On the campaign trail, President Obama likes to talk about his desire to “bring people together” to solve the nation’s challenges. While his chosen agenda makes that nearly impossible, a budget proposal he teased Friday does seemed to have united members in Congress. Lawmakers from both the left and the right publicly dismissed his proposal to trim entitlement spending in exchange for tax hikes.
Obama’s formal budget proposal is already two months past the statutory deadline. The White House has said it will unveil its budget blueprint on Wednesday, making it the latest submission of the President’s budget in history. Congress, in fact, has already begun its work on the budget, with each chamber passing its budget plan last month. In many respects, Obama’s budget plan is almost beside the point now.
Any resentment over Obama’s budget delay was only deepened Friday when he floated a plan to change how entitlement benefits are calculated. The proposal would use an index called “chained CPI” to calculate inflation adjustments in Social Security benefit checks. Many analysts believe the current mechanism overstates inflation, causing benefit payments to increase slightly more than they would under a more realistic measurement.
Liberals hate the idea.
“The Senate just last month went on record in opposition to the president’s approach,” Sen. Bernie Sanders (I-VT) (I-Vt.) said in a statement. Sanders went on to say that he was “terribly disappointed” in the President’s proposal and would do everything he could to stop it.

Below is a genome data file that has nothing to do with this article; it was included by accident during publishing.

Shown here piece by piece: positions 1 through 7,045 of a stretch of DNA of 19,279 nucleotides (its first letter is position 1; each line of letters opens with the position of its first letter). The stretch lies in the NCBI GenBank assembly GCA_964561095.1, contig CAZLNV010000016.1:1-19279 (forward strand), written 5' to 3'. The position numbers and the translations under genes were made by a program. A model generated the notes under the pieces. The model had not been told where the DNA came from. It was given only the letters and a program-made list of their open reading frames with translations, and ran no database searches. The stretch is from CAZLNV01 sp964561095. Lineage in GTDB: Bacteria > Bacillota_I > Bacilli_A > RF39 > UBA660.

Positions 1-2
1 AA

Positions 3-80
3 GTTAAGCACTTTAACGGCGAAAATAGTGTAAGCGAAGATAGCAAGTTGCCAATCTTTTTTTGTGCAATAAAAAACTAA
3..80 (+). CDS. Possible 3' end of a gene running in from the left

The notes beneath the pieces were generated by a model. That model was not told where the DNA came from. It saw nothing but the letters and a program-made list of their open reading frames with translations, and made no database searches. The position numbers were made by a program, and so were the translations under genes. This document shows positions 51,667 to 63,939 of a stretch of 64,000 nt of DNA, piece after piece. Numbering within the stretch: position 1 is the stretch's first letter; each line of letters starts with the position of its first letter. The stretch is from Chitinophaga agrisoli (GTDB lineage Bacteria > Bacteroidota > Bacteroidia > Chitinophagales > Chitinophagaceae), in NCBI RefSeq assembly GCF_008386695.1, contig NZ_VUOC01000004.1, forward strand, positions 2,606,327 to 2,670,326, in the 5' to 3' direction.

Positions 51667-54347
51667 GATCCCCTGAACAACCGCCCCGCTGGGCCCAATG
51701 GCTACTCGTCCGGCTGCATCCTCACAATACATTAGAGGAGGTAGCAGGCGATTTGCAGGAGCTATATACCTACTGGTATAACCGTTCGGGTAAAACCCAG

Republicans, who generally support the change, also panned the Obama’s proposal, however. Obama conditioned his support for the change on GOP agreement to raise taxes on the “wealthy.” Speaker Boehner said Obama was holding reform “hostage” to higher taxes.
“If the president believes these modest entitlement savings are needed to help shore up these programs, there’s no reason they should be held hostage for more tax hikes,” Boehner said in a statement. “That’s no way to lead and move the country forward.”
A further problem for Republicans is that Obama’s proposal generates very little in the way of net savings. While it is estimated to trim Social Security spending by $130 billion over ten years, it also raises $100 billion in new revenue over that time, because the new index would also be used to adjust tax brackets. $30 billion out of around $50 trillion in spending is basically a rounding error in the federal budget.
Most Presidents’ budget proposals are usually DOA when submitted to Congress, which takes very seriously its power over federal spending. Obama’s budget, however, looks dead before it even leaves the White House.